As Honda Prepares for F1 Exit, Red Bull Remains Quiet on Future

If the press conferences in Germany last week were any indication, Formula 1 is still trying to process what Honda’s exit from the sport following the 2021 season really means to the balance of power.

Red Bull and AlphaTauri—the two teams most affected—certainly are taking their time in announcing their engine plans for 2022.

Honda leadership says the exit from F1 was needed so that it can focus more on carbon-neutral products. Not everyone in the F1 paddock, however, is buying that as a good enough reason to leave and to leave two teams—Red Bull and AlphaTauri—high and dry when Honda leaves after the 2021 season.

“I think it’s a shame that Honda has decided against Formula 1,” Mercedes team principal Toto Wolff said last weekend at the Nurburgring during Eifel Grand Prix press availability. “I believe it’s always a ratio of risk versus return. At the end of the day, each of us needs to provide an ROI—Return on Investment—that makes sense. So, whatever capital you deploy for the investment in Formula 1 needs to guarantee or needs to return sensible marketing value and, if that is not the case, I can understand that somebody says ‘we’ve tried it and it didn’t function.’

“Unfortunately this sport is about, in my belief, not only about investment but also that all the investment doesn’t buy you success because it’s a long-term commitment that you need to provide. We have seen it with Mercedes. We had a couple of really painful years and managed to turn it around.”

Wolff said that not only does F1 need partners, its needs partners in it for the long haul.

“It’s certainly not great for us to lose an engine manufacturer.”

“In the past, OEMs came and left, many of them, including Honda, BMW, Toyota and many more and yeah, that’s unfortunate,” Woff said. “Formula 1 needs a stable commitment from all of us and needs to have the buy-in from the board, saying ‘OK, we launch ourselves into this, it might be difficult, we’re setting our expectations low but at a certain time we will turn this around.’ But, at the end, we need to accept it.

“It’s certainly not great for us to lose an engine manufacturer. It’s a problem for Red Bull so yeah, I’ll be missing those guys. They were a good part of the paddock.”

The loss of Honda will leave F1 with three engine manufacturers—Mercedes, Ferrari and Renault. By current agreement between the FIA and F1 teams, Renault, as the manufacturer currently supplying engines to the fewest teams, will be asked to supply engines in 2022 to Red Bull and AlphaTauri.

Red Bull and AlphaTauri are also free to strike their own deals with Mercedes or Ferrari. Red Bull could also manufacturer their own engines or even help bring in a new OEM to the series.

Many seem to think tight now it’s Renault or nothing for Red Bull and AlphaTauri. Neither Mercedes nor Ferrari seem anxious to cut some kind of deal to help out one of their chief rivals.

“No. Because… for various reasons… but the main being that we are supplying four teams including us.” Mercedes’ Wolff said. “We are almost in a state that we can’t make power units for all of us so there is no capacity. But I have no doubt that (Red Bull’s) Helmut (Mako) will have a Plan B, as he said, and probably doesn’t need to rely on any of the current power unit suppliers.”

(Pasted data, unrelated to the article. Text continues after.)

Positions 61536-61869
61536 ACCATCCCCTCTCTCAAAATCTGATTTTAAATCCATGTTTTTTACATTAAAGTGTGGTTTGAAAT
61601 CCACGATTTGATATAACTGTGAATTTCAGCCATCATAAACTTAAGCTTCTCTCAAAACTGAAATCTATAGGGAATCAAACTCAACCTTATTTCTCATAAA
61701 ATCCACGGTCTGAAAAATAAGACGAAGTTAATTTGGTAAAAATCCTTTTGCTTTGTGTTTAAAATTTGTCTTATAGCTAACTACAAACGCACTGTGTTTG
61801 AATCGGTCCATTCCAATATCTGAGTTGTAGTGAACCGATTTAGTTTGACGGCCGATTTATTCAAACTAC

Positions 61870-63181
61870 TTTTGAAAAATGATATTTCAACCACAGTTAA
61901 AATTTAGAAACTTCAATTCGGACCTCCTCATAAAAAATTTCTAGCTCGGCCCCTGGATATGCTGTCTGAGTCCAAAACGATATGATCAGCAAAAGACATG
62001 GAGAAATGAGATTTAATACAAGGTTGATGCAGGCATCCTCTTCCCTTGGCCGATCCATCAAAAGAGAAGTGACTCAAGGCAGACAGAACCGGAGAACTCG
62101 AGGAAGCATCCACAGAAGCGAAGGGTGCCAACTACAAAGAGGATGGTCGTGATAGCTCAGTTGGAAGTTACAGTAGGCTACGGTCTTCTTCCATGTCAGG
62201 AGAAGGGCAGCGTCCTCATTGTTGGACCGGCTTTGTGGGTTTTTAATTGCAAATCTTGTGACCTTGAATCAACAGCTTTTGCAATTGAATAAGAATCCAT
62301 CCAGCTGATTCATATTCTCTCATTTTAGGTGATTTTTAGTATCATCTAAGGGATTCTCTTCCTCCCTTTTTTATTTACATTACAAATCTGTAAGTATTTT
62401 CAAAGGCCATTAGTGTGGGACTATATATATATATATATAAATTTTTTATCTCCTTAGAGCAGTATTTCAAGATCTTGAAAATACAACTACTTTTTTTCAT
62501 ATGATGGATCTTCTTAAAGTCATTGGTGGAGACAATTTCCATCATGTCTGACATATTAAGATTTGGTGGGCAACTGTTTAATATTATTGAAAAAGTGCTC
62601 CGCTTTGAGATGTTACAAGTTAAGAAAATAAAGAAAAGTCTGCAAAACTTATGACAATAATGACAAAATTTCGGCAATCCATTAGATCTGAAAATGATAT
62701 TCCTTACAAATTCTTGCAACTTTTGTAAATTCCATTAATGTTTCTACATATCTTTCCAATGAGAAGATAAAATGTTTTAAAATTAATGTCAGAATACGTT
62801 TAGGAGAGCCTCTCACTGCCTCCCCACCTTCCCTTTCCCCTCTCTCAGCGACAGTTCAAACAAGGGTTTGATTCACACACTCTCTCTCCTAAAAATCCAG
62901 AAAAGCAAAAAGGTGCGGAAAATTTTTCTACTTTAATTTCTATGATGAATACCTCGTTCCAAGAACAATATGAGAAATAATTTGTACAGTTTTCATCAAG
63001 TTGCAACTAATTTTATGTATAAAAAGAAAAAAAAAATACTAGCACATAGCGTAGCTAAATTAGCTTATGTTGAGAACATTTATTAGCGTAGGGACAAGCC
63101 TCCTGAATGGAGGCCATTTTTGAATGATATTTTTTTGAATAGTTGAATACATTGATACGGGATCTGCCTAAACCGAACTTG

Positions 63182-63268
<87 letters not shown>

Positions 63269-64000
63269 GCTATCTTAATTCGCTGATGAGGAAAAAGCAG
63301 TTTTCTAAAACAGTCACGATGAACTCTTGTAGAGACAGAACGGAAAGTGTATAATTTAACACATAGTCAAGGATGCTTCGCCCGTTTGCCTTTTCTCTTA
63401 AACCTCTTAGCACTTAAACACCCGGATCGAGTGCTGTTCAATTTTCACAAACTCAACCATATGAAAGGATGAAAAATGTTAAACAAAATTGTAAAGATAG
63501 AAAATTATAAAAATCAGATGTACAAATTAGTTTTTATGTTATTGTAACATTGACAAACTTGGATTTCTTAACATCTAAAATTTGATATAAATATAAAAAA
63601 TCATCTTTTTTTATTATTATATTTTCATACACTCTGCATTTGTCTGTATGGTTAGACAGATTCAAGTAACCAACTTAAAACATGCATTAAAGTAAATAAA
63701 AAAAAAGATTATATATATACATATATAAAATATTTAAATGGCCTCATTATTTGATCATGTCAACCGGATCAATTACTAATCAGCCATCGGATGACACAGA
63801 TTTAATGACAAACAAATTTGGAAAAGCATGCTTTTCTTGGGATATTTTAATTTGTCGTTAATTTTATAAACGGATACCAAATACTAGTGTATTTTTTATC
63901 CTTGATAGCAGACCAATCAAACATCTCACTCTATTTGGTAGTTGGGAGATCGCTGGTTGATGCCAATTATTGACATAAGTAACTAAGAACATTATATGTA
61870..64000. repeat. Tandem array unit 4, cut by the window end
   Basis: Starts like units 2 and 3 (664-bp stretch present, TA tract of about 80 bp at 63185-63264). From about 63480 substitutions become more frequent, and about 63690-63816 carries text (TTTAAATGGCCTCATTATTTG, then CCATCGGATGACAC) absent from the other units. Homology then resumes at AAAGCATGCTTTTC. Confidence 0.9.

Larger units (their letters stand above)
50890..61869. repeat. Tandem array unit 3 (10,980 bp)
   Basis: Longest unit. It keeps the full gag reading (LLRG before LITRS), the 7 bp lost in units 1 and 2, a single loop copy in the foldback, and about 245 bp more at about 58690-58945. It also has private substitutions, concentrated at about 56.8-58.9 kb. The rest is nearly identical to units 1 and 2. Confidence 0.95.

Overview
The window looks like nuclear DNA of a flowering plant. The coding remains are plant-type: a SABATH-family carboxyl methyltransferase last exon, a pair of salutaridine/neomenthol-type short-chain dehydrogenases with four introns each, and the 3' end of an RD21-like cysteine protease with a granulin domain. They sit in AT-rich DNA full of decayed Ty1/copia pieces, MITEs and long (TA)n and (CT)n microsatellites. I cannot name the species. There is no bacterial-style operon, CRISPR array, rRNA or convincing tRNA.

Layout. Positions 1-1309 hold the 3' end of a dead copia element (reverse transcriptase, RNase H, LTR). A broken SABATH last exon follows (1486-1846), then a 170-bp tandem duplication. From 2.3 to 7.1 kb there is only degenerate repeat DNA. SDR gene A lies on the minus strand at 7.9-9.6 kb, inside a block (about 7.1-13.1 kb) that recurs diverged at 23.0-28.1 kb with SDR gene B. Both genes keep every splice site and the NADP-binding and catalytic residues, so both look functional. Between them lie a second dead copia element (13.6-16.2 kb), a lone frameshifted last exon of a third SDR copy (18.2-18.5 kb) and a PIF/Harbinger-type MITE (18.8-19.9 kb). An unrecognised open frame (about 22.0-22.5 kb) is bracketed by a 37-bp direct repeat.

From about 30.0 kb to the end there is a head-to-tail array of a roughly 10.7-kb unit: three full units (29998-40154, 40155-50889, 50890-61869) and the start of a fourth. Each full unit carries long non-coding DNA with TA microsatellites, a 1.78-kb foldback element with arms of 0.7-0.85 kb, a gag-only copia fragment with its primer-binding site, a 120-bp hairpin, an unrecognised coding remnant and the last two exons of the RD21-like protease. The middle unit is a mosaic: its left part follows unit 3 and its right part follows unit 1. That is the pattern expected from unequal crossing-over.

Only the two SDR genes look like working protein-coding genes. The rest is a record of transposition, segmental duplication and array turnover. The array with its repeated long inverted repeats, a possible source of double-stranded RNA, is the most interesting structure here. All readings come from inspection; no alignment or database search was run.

Ferrari team principal Mattia Binotto said that it likely won’t be Ferrari, though he did leave that door open a crack.

“Obviously we were not considering it.” Binotto said. “(Maybe it’s) something that we need to start considering now. I think we have not decided, as far as I think it will be down to Red Bull eventually to look at us and ask for a supply. They are a great team, no doubt. I think that supplying them is as well a lot of energy, somehow, which is required but something which we need to consider and something on which we have no position yet. On which we need certainly to take our time to think at and have a decision.

“I think timing-wise, it’s very little time —because we need to organize ourselves, 2022 is just here behind, which is tomorrow, somehow. So, as we said, it was somehow sudden news from Honda and I think that now we need to consider something that was even not considered a few days ago.

Meanwhile, Red Bull has yet to reach out to Renault about 2022.

“I can confirm I have not been contacted by Red Bull in relation to engine supply,” Renault team principal Cyril Abiteboul said. “More seriously, I don’t think it’s a question of whether we are open or not open. We know the regulation. When you are a participant to the sport you have to accept the rules. It’s part of the sporting regulation. So, we know what that is.”

For his part, Red Bull team principal Christian Horner seems content to take his time, but the clock toward 2022 is ticking.

“You’ve got to be open to all possibilities,” Horner said. “We see in this sport that sometimes the unexplainable can happen, and it’s our duty to look at what is the most competitive way forward in 2022. We have the time. Honda have afforded us that time.

“If they’d have made this decision in the spring of next year or in the autumn of next year, it would have been a far worse scenario for us. So we’re only just halfway through the relationship with Honda and we’ve achieved a lot in the time that we’ve been together. We aim to achieve a lot more in the remaining time that we have together.”

Someone might want to get Horner and fine folks over at Red Bull Racing a calendar. The 2022 season is right around the corner, especially in terms of time it will take to develop a competitive engine. So, what do you think? Is Red Bull in trouble? Does Honer have a trick up his sleeve? Comment below!

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